US Capitol
A view of the U.S. Capitol at night, as the budget deadlock led to shutdown. (Reuters)

The US government has partially shut down after a midnight deadline to approve a budget for 2014 passed despite an eleventh-hour appeal by President Barack Obama.

The Republicans, who have a majority in the House of Representatives, were firm on their view that the House should delay Obama's healthcare reforms in order to pass the budget.

Their proposal was rejected by Democrats in the Senate, who said it was too late to avert a shutdown.

A bipartisan committee was called almost one hour before midnight but it failed to reach an agreement.

Subsequently, the budget office at the White House began notifying federal agencies to begin a shutdown.

The office of the US Capitol tweeted at 11:56 pm ET: "Due to a lapse in government funding, this account will not be active until further notice."

US Capitol Tweet
US Capitol Tweet (Twitter)

Shutdown Impact

The partial shutdown is the first for the US government in 17 years. The last time it was shut down was in 1995-96 when services were suspended for a record 21 days.

More than 700,000 US government workers, including 400,000 from the defence department, will be forced to take unpaid leave.

"Office buildings would close. Paychecks would be delayed. Vital services that seniors and veterans, women and children, businesses and our economy depend on would be hamstrung. Business owners would see delays in raising capital, seeking infrastructure permits, or rebuilding after Hurricane Sandy. Veterans who've sacrificed for their country will find their support centres unstaffed.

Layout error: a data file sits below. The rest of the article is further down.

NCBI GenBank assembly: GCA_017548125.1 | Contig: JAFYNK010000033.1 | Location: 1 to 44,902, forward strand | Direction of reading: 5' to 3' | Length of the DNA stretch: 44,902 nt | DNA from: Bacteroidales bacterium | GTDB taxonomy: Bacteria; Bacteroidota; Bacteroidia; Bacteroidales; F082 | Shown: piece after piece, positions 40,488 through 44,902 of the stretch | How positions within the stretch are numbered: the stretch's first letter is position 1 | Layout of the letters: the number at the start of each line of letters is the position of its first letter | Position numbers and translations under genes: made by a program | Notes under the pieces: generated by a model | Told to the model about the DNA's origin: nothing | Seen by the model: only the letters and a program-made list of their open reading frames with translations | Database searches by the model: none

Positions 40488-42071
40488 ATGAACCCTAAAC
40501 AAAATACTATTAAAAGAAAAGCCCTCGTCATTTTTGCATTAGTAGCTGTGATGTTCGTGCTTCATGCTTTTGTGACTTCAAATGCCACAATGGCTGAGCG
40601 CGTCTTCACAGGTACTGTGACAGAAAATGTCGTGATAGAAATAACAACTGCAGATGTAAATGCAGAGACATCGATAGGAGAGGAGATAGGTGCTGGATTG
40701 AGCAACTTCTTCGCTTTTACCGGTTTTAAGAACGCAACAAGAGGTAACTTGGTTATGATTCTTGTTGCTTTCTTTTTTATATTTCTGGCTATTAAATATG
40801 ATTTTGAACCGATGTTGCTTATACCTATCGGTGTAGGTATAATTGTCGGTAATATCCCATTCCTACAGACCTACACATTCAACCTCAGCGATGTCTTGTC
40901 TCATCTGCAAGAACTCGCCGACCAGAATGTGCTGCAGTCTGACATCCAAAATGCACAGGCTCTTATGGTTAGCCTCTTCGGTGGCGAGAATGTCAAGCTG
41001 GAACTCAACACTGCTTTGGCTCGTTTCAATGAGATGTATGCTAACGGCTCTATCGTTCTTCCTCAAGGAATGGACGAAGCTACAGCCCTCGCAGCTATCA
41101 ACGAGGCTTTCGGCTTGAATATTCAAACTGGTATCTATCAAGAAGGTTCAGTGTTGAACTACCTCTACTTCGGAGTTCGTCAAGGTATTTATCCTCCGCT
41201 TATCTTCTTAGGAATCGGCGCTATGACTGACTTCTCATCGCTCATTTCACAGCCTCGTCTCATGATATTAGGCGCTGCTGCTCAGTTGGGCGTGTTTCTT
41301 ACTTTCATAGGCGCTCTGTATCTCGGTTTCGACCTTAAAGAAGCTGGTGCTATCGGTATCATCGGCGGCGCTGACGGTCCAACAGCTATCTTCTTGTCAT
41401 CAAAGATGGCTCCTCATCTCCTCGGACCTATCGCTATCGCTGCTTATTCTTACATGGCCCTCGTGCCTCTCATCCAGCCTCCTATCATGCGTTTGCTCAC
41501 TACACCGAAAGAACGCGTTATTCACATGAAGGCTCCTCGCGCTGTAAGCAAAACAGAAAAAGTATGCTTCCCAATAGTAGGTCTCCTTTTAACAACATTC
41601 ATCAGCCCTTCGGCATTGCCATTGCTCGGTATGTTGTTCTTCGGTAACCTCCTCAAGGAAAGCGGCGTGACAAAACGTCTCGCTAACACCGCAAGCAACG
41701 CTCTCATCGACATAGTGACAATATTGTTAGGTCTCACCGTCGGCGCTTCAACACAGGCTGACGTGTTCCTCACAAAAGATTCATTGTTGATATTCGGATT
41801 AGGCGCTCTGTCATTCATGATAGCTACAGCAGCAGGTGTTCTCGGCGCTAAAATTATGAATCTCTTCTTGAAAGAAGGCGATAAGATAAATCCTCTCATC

"Tourists will find every one of America's national parks and monuments, from Yosemite to the Smithsonian to the Statue of Liberty, immediately closed. And of course, the communities and small businesses that rely on these national treasures for their livelihoods will be out of customers and out of luck," Obama said at a press briefing.

If the shutdown lasts for a week, the economy would lose about $10bn (£6.19bn, €7.4bn) according to the White House.

"It would throw a wrench into the gears of our economy at a time when those gears have gained some traction," Obama said.

Essential services such as air traffic control and food inspections will continue to run.

Despite solid monthly gains for the month of September, the fears about the shutdown pulled down major US stock market indices.

The Dow Jones industrial average was down 128.57 points or 0.84% at 15,129.67.

The Standard & Poor's 500 Index declined10.20 points or 0.60% at 1,681.55.

The Nasdaq Composite Index was down 10.12 points or 0.27% at 3,771.48.

The pound gained against the US dollar, rising 0.33% to $1.62 as at 6:12 am GMT. The euro rose 0.13% against the dollar and is trading at $1.35.